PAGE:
This is a post from Blog Secret Santa
This post was written as part of Blog Secret Santa 2014. It was an anonymous gift post, published here unedited. Here’s the full blog roll, including something by me.
In his play The Cenci, poet Percy Bysshe Shelley weaves a tragic tale of villainy and disaster.
A bloodthirsty 17th-century nobleman becomes the target of a murder plot. In today’s parlance, we’d say that “no jury in the world” would convict young Giacomo and his cohorts of plotting to murder the abusive, lecherous Count Cenci.
But after concocting their scheme, Giacomo is dismayed to hear that the evil count has escaped his clutches. By chance, the count has missed his date with destiny by embarking on a journey an hour too soon.
When I first met Rick Yagodich in 2012, we got talking over lunch about his ideal CMS. I may have been slightly hampered by a karaoke-related hangover at the time (thanks, CS Forum), but as Rick raced through his incredibly detailed plans for keeping information in its context, for putting references and cross-references at the forefront of information management, and for pushing content presentation way down the list of jobs a CMS does, I realised that this needed more than a chat over a meal to explain. “He should write this down,” I thought. “Maybe then I could keep up.”
One very simple idea was at the heart of things, though, and that was to make the job of authoring and maintaining content as simple as possible. The actual experience of being an author hasn’t been taken seriously enough, which causes a lot of common problems with content. That was something else that I though Rick should write down.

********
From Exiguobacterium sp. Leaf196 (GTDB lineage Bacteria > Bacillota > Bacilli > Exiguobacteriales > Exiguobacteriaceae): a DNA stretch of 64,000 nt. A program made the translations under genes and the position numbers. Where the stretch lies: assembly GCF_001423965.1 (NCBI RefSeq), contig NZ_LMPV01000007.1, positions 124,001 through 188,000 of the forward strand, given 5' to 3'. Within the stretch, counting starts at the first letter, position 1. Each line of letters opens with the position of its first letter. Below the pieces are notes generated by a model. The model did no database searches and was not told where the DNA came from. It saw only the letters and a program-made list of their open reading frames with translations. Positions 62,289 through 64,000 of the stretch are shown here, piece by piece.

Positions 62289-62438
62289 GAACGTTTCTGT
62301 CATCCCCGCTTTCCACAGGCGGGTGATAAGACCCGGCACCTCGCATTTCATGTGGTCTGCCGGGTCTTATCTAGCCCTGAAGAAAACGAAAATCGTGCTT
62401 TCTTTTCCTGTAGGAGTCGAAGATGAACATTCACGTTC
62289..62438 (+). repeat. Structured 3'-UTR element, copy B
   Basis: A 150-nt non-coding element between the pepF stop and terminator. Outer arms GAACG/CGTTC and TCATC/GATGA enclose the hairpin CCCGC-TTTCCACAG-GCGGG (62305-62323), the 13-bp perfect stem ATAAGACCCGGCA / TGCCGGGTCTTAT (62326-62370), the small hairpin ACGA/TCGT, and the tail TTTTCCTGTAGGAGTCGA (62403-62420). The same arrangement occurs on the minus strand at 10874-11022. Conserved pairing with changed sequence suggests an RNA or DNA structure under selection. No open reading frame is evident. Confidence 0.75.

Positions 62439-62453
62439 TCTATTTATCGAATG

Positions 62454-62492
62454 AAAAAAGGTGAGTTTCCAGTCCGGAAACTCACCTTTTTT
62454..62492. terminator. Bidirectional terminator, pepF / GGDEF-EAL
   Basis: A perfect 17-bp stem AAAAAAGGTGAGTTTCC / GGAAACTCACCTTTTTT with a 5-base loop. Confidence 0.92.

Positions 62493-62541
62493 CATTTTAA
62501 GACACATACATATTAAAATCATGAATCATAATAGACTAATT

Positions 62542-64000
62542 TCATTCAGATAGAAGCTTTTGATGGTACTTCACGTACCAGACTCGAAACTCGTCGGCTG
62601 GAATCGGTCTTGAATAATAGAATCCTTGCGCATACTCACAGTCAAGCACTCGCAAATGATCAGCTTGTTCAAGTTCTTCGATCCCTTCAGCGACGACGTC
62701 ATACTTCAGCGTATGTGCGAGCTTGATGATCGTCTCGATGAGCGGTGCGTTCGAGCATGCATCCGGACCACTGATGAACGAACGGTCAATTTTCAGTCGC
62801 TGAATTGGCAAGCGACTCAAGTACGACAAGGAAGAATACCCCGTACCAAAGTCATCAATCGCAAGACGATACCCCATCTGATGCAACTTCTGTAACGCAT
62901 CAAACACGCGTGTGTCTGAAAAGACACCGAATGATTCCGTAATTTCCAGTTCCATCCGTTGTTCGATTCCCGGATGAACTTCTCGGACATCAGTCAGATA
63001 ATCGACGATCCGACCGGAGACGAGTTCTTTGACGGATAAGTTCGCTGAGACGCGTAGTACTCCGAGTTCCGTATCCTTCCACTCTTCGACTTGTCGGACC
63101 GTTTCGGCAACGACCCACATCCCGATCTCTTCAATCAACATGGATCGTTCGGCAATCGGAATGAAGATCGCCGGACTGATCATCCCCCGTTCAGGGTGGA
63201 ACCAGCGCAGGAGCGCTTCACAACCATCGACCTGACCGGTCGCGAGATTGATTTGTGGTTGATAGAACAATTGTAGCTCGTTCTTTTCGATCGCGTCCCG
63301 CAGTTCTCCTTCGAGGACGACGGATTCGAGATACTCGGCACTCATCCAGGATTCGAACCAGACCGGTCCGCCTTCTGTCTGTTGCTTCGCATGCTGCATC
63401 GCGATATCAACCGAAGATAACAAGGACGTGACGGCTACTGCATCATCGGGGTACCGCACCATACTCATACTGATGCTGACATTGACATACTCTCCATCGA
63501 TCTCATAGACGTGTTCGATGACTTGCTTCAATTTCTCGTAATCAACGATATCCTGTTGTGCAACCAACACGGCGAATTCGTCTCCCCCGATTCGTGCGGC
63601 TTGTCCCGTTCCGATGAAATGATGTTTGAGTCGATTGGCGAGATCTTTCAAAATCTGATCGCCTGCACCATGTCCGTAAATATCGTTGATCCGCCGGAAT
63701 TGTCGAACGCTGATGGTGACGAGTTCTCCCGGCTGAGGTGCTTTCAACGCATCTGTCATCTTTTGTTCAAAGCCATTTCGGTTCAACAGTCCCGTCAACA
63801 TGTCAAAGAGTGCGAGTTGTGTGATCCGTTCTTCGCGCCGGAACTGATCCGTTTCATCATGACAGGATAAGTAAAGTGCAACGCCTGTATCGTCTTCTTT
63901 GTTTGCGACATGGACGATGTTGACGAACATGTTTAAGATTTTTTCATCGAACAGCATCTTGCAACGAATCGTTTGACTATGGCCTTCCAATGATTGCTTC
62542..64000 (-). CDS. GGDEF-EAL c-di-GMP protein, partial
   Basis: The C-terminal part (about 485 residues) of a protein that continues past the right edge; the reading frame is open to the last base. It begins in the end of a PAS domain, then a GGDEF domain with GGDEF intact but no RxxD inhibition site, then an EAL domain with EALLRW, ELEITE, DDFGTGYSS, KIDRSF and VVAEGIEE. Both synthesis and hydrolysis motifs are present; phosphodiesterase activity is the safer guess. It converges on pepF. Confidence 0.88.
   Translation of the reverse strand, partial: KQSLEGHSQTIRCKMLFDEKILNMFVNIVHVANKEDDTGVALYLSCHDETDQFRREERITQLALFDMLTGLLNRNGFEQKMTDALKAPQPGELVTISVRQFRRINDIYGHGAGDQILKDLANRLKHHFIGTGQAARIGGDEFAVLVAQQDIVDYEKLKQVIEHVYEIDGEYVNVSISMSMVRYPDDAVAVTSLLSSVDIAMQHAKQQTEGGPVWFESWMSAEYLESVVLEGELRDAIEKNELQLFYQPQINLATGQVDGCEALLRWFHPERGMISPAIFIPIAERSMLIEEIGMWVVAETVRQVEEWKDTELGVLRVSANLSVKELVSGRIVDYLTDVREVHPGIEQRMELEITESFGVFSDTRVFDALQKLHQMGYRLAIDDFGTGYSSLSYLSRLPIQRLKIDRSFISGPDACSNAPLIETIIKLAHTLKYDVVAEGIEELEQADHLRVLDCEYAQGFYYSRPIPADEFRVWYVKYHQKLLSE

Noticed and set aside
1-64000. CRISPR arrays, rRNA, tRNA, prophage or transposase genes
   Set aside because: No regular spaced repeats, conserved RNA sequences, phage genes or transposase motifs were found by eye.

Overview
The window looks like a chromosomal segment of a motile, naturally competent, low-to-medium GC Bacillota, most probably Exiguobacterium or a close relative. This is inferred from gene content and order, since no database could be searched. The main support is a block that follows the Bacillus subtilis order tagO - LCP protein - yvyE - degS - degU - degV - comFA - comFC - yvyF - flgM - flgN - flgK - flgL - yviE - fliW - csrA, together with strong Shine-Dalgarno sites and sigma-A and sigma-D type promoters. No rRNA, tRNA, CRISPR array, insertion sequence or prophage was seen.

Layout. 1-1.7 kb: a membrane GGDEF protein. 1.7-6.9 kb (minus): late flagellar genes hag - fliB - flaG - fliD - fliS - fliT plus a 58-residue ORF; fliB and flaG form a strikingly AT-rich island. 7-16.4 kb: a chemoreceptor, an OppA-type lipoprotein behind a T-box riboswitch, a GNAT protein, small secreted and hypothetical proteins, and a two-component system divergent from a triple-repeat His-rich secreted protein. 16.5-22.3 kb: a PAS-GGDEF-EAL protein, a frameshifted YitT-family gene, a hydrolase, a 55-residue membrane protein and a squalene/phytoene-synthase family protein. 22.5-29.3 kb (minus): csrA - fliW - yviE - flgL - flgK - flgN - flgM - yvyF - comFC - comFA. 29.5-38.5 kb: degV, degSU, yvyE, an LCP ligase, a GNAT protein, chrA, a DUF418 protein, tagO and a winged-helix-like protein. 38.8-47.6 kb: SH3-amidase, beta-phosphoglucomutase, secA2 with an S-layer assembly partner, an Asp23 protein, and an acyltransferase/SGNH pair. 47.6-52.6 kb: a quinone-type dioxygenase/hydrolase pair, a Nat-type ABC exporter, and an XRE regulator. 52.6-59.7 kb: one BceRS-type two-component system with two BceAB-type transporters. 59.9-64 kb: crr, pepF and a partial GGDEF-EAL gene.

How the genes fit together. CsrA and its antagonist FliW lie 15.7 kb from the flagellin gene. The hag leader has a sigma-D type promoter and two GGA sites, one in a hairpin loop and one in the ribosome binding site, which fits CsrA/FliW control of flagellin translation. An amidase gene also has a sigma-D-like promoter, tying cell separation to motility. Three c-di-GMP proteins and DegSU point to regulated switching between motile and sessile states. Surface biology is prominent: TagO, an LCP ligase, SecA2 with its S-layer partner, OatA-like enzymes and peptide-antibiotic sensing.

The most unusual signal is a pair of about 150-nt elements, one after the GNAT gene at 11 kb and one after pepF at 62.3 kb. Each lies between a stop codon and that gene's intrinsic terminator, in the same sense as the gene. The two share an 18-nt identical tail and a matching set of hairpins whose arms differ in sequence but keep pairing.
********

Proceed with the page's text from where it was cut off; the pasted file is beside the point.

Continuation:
Two years later, bingo. Author Experience: Bridging the gap between people and technology in content management lays out all this and more. My copy arrived this week, but by then I’d already read a draft version (and found myself mentioned in a footnote. Mum! I’m in print!).
I’d also chatted with Rick about introducing AX to the enterprise. Like most of the larger problems we content people face (or imagine ourselves facing – this was very much a theoretical discussion), a lot of it came down to interpersonal stuff, and politics, and money.
UX + Content Strategy = Better business
So, UX Design Day in Dunedin was a great little conference. My place in the programme was as the one and only content strategist, in town to pitch for as much cooperation as possible between UX and content people as we work on building things.
And what’s the best way to win the hearts and minds of UXers? With sticky notes. So here are my slides.
Last night’s content strategy meetup was a bit of a show n’ tell session about content audits. Of course, one of the best things about meetups like these is the little hints and tips you get from each other. So I wrote a few of them down:
My handwriting is so pretty
Or, if you prefer things in some sort of order…
Update, 2 November: UXDD was a fantastic day. I’ve posted my talk material: Sticky note overload! My talk from UX Design Day
One of the hardest things about getting to present at conferences and events is keeping my damn mouth shut about it until the organisers have announced the line-up. So, after a week or two of keeping my trap shut: I’M COMING TO DUNEDIN FOR UX DESIGN DAY!
Dunedin’s a special place, and any excuse to head back down for a visit is always a good thing. I lived there for seven years, it’s where I met my wonderful wife (as well as being her home town), and it’s where I made some of the best friendships of my life. As far as I recall, it was always exactly like this:
(That’s me on the obligatory outdoor couch, in the yellow and black t-shirt.)
This post is part of the Content Is The Web risk management series.
This post explains the tools and tables you’ll use to manage risks properly. It follows on from earlier posts about the framework and conversations that risk management uses.
The short version:
Each risk is documented in a separate report, and each piece of content you work on needs a register of all its risks. So long as you’re having the right conversations and following the framework, this is basic admin.